Making Calcium Work for You
Katherine Bennett & James E. Faust
Previously, our articles have discussed the fundamentals of calcium nutrition for plants, application methods and the observed benefits of enhancing calcium concentrations in leaves and flowers—specifically making leaves more resistant to physical damage and flowers more resistant to Botrytis infection.
Figure 1. Phytotoxicity symptoms on open petunia flowers following application of the indicated calcium source and concentration.
But before discussing the various calcium sources that we tested, it should be noted that phytotoxicity, or tissue damage, is the primary factor limiting the concentration that can applied. Phytotoxicity is a complex phenomenon that’s affected by many factors, including the plant species (and cultivar) and the environmental conditions at the time of application. Our experiments were limited to petunias treated at typical greenhouse temperatures. Growers must conduct trials on the plants that they’re growing and under their environmental conditions.
The phytotoxicity symptoms vary with the calcium source applied. Figure 1 provides examples of the damage observed to petunia flowers for each product tested. All products will cause phytotoxicity at some rate, so these are solely examples. Therefore, caution is warranted before risking your crop.
In our experimentation, phytotoxicity primarily occurred on the flowers, not the foliage. Older flowers were more susceptible than younger flowers (individual petunia flowers are open for approximately seven days). Calcium applications made to flower buds (unopened flowers) weren’t damaged by the treatments that damaged the open flowers. This suggests that applications made during bud development are inherently safer. Our data show that calcium spray applications made to flower buds are effective at reducing Botrytis infection once the flowers open.
Calcium can be delivered to plants using various sources, but not all formulations provide similar results. The effectiveness of each source to increase plant resistance to Botrytis infection and the potential for phytotoxicity will vary. Following is a discussion of several calcium sources:
• Calcium chloride. The commercial formulations (DowFlake, TetraFlake) are most commonly used for snow and ice control. We compared a commercial formulation to a lab grade (highly pure) formulation and observed similar results that showed that calcium chloride caused the least phytotoxicity among the calcium sources tested.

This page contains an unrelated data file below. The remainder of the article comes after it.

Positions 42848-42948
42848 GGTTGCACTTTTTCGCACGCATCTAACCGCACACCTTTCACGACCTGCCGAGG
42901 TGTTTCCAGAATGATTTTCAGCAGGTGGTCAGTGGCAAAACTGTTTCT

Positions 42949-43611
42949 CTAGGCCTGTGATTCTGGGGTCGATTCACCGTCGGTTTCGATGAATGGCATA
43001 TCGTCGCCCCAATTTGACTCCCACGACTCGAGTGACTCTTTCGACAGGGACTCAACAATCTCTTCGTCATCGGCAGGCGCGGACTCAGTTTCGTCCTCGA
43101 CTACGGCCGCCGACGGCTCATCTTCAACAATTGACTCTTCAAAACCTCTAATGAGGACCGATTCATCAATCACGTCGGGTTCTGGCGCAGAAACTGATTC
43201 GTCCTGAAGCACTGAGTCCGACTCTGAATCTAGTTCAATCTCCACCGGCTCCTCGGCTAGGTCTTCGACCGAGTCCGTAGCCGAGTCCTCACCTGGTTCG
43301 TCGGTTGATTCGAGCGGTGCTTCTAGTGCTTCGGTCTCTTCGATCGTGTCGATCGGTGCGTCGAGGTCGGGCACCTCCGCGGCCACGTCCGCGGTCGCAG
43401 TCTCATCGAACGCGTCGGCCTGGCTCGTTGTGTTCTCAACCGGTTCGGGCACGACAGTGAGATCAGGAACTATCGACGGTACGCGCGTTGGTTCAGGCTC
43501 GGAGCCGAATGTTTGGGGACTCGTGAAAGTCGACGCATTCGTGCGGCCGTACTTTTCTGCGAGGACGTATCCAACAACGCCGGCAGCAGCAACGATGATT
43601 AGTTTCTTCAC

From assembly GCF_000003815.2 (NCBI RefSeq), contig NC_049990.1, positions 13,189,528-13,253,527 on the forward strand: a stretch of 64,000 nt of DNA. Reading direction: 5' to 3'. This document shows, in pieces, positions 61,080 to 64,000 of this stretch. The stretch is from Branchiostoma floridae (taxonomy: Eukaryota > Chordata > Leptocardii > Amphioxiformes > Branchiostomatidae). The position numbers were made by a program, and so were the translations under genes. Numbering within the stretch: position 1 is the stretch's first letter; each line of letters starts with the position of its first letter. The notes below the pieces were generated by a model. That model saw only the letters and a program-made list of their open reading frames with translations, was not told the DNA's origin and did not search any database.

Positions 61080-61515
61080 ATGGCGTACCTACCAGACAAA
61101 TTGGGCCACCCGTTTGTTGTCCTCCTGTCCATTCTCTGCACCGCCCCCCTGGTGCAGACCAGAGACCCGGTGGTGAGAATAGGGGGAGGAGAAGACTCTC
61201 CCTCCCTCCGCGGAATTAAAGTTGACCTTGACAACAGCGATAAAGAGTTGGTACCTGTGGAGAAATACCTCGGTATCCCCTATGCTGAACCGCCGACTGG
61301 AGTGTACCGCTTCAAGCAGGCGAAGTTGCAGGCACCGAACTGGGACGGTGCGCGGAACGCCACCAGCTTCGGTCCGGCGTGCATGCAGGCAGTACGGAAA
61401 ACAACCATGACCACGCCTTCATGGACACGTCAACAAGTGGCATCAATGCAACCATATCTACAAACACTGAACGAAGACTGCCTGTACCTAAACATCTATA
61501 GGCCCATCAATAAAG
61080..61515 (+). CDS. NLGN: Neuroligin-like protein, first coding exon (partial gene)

Figure 2. Petunia flowers were (left) untreated, (right) treated with a 1,500 ppm Ca spray, or (middle) left side untreated and right side treated. Then the flowers were inoculated with a suspension of Botrytis spores.
The highest rate of calcium tested (2,000 ppm) caused slight damage to the open petals. In regard to efficacy against Botrytis, the 1,250 and 2,000 ppm Ca treatments weren’t statistically different, thus applications in the 1,000 to 1,250 ppm Ca range provide very good resistance to Botrytis with a very low risk of phytotoxicity on petunia flowers.
• Calcium nitrate. This is a commonly used fertilizer in greenhouses. More phytotoxicity occurred on flowers treated with calcium nitrate than calcium chloride. Also, calcium nitrate was less effective for Botrytis control than calcium chloride. The 500 ppm Ca treatment with calcium nitrate was effective for Botrytis control and didn’t cause phytotoxicity. The 1,250 ppm Ca treatment improved Botrytis control, but phytotoxicity was observed. Thus, the optimal, safe rate for calcium nitrate likely resides between 500 and 1,250 ppm Ca.
• Amino acid complexed calcium (Metalosate Calcium, Metalosate Calcium Organic). We tested Metalosate Calcium, but the Organic formulation may provide a viable Botrytis management tool for organic growers. Botrytis control provided by this product increased as the calcium concentration increased from 500 to 2,000 ppm Ca; however, some phytotoxicity was observed on three to five day-old open flowers at all of the rates tested.